ABOUT THE MANITOBA BUSINESS OUTLOOK SURVEY: 379 Manitoba business decision-makers successfully completed the survey. Since much of the research was conducted from a list database, the sample is considered to be non-probability and therefore, margins of error are not applicable. For contextual purposes, a probability sample of a survey size of 379 cases with this sample frame theoretically carries a confidence interval of approximately +/- 4.7 percent, 19 times out of 20. 

2021 Manitoba Business Outlook Survey

2021 Survey Reveals Business Leaders Optimistic about Future Operations but Skilled Labour Shortage Worsening

Four out of five Manitoba business leaders say that COVID-19 continued to have some level of impact on their business operations in 2021, but overall sentiment and outlook has brightened dramatically, with 89% describing themselves as optimistic about their business operations.

The 2021 Manitoba Business Outlook Survey, commissioned by the Manitoba Chambers of Commerce (MCC) and conducted by Leger between November 9 and 29, 2021, revealed that Manitoba business leaders seem to have a renewed sense of confidence that we’re moving in the right direction – in terms of business operations and growth predictions, government pandemic management, and competitiveness – but there are challenges.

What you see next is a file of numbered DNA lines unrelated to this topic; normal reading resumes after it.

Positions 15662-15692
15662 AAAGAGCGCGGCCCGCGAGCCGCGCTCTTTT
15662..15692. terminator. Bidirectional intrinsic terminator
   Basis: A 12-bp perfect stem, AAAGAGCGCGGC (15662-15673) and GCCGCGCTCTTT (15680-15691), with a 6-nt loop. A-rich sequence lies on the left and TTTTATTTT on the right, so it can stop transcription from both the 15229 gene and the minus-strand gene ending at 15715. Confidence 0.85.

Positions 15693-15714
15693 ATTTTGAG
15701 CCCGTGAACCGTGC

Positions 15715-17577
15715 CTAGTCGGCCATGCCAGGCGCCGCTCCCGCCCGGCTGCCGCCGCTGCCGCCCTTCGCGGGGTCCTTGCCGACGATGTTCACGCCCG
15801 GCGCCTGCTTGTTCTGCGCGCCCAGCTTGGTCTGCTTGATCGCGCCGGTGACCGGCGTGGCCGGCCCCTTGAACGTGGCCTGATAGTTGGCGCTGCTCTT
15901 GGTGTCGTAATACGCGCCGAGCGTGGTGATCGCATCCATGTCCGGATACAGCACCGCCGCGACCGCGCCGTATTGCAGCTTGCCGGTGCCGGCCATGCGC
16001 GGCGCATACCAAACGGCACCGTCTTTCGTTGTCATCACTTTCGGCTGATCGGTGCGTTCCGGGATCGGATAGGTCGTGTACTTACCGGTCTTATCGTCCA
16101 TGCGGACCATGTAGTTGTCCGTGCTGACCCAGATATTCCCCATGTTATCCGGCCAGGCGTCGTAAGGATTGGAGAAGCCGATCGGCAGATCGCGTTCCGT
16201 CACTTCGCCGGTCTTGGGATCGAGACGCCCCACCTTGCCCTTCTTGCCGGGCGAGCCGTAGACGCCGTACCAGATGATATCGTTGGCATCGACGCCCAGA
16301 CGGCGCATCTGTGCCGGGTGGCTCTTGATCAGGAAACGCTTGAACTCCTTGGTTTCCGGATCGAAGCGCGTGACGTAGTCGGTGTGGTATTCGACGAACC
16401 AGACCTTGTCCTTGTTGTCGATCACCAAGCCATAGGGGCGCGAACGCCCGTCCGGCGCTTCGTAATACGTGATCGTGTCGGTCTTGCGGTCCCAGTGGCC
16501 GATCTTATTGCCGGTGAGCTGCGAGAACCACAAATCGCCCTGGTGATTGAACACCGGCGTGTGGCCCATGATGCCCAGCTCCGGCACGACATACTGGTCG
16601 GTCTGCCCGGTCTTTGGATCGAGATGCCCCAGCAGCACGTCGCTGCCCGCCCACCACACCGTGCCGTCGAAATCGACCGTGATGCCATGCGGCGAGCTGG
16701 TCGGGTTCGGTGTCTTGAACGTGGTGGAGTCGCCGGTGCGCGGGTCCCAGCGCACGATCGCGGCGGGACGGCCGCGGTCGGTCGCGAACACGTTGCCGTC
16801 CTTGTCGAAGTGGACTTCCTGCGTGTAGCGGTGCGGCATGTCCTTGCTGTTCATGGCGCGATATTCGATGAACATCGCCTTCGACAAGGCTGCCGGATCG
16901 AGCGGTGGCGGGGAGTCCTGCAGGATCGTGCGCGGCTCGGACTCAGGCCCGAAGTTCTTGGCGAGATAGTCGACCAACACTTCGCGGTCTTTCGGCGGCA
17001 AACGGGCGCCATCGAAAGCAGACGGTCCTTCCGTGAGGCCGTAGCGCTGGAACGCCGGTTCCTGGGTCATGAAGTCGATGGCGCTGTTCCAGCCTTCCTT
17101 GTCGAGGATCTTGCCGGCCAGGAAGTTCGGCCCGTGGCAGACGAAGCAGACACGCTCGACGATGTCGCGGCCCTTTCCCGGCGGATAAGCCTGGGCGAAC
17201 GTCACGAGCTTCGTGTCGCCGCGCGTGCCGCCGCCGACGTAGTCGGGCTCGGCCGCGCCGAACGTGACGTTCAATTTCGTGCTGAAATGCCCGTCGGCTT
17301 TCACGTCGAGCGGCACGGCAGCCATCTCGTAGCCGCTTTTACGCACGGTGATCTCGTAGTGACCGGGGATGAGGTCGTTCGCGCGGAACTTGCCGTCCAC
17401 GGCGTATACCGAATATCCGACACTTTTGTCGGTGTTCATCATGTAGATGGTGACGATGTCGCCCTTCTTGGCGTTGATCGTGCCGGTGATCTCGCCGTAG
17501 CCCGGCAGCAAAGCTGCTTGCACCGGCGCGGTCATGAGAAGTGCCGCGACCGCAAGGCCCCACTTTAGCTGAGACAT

“This survey, our fourth annual, assesses confidence levels, identifies emerging issues, and tracks changes, patterns, and challenges, ultimately so MCC can be laser-focused in our advocacy,” says Chuck Davidson, MCC President & CEO. “This year’s results are interesting because our members are overwhelmingly positive, possibly because we’re in a much better place now than we were during last year’s survey. But to recover and grow, they need workers, and we’ve heard loud and clear, they’re unable to find them. Workforce is THE hot button issue, followed by worries about cash flow, keeping employees and customers safe, supply chain challenges, and digital/technological adaptation – our marching orders as a business association are pretty clear.”

When asked for their opinion on whether the situation related to access to skilled labour has improved, stayed the same, or worsened over the past 2 to 3 years, more than half (51%) of all respondents said it has worsened, an increase of 29 points over the 2020 survey.

When we examine response data by business size, 61% of small businesses, 67% of small-medium, and 82% of medium-sized businesses say the labour market situation has worsened over the last few years, compared to just 28% of large-sized employers.